The parking lot is slated to be used by New York Hospital Queens while a five-story expansion wing and parking garage for the facility is constructed on Booth Memorial Avenue.The lot is under construction in the park despite cries of protest from area civic associations and residents who say they were not given adequate input about a project that could leave an negative environmental impact.The deal struck between the hospital and the city Parks Department requires the hospital to enter a three-year "temporary use" agreement with the agency for a fee of about $23,000, funds that will be redirected toward use within the CB 7 district, Lewandowski said.She said concerns that the temporary parking lot will leave traces of pollutants behind are ill- founded because of the use of material called "Item Four," a material that chief engineer John Natoli said is nothing more than crushed concrete often used as a base material in permanent pathways."We refer to this as recycled concrete," he said. "It's used as a temporary base to travel over and could be removed without much expense and as long as it's not pulverized, this is allowed by New York City and state regulations."He added that the material is easily removed and environmentally safe and that due to the nature of the use, it is not subject to an environmental impact statement."This is an area where we felt there was an opportunity to begin a restoration of the corridor because at the end of this, the hospital is responsible to do a restoration based on our specifications," Lewandowski said. After three years, restoration will begin to restore the park to its original condition, Lewandowski said.However, CB7 Chairman Eugene Kelty said residents have been suspicious of the hospital's motives from the start."Everybody believes that when the three years are up the hospital's going to put in a bid to buy the property," he said. "The concern is there's going to be contamination from cars (by that time)."Lewandowski said the Parks Department "has no intention of getting rid of this property." In response to the inadequate communication with area civics, Lewandowski took the blame."I'll take the fault for not having any conversations on that," she said.Reach reporter Scott Sieber by e-mail at news@times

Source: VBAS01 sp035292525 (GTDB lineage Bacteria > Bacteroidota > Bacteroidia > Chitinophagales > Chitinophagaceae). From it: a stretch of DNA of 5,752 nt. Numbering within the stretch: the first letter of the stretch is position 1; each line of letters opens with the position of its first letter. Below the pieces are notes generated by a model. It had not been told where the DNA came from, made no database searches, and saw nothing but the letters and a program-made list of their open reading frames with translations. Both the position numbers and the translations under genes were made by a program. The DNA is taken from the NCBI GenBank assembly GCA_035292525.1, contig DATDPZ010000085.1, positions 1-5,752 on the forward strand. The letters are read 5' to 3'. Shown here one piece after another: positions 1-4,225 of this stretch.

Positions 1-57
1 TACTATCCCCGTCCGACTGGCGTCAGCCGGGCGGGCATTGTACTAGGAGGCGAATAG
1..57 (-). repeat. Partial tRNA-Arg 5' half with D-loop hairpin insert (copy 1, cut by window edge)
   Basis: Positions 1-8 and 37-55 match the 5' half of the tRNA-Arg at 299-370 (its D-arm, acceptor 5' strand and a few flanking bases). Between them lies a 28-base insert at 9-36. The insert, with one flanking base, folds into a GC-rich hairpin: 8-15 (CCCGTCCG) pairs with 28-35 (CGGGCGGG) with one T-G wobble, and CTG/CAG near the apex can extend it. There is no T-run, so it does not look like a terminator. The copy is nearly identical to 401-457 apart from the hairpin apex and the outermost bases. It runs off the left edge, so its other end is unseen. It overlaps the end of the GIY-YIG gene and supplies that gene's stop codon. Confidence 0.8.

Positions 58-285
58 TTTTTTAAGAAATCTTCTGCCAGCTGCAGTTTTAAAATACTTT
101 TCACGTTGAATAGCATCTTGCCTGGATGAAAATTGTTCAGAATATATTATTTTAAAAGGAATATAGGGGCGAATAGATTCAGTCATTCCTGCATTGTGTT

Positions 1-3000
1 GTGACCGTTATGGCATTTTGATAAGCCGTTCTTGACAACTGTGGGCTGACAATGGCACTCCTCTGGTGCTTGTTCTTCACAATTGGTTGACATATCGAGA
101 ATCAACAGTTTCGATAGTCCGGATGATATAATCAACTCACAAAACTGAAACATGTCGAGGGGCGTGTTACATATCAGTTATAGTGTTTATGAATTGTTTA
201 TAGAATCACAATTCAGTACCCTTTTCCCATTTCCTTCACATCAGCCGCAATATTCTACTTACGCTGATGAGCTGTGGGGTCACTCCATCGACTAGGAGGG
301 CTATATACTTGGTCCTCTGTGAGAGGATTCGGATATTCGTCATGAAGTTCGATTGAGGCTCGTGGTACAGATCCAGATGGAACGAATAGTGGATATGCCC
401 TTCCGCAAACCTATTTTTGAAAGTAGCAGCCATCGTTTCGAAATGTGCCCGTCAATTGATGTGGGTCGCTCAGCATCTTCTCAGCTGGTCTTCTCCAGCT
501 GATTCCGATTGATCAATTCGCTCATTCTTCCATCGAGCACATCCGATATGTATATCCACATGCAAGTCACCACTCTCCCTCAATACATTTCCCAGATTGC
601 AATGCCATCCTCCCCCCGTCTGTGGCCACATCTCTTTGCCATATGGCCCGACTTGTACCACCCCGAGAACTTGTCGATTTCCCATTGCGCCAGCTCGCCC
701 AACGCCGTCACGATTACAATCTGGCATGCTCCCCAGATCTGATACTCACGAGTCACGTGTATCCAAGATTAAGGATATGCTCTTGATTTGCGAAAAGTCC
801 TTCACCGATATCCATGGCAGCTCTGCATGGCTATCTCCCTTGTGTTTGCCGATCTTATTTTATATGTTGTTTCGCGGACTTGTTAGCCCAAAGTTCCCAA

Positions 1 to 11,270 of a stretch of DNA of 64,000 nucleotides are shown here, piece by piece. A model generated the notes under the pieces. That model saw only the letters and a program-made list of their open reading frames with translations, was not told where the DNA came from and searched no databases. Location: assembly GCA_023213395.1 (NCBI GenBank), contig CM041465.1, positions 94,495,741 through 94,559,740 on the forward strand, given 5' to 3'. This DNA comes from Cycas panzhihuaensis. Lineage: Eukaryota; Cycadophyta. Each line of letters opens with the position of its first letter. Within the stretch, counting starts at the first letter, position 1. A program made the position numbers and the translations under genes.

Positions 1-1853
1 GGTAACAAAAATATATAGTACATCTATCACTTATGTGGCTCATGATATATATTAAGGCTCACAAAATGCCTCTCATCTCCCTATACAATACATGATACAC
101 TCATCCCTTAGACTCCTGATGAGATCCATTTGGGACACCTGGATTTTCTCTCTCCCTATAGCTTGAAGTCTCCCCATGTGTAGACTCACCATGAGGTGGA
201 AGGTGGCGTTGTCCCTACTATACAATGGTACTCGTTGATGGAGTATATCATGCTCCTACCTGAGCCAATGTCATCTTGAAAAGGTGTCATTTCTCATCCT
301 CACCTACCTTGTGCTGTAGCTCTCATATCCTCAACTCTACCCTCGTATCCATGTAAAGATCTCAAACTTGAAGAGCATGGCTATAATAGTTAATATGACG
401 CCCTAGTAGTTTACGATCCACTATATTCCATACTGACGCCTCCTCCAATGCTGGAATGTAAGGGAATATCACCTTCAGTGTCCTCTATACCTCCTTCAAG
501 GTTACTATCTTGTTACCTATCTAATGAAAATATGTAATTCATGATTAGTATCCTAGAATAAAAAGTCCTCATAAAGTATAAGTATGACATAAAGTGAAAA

©2006 Community News Group
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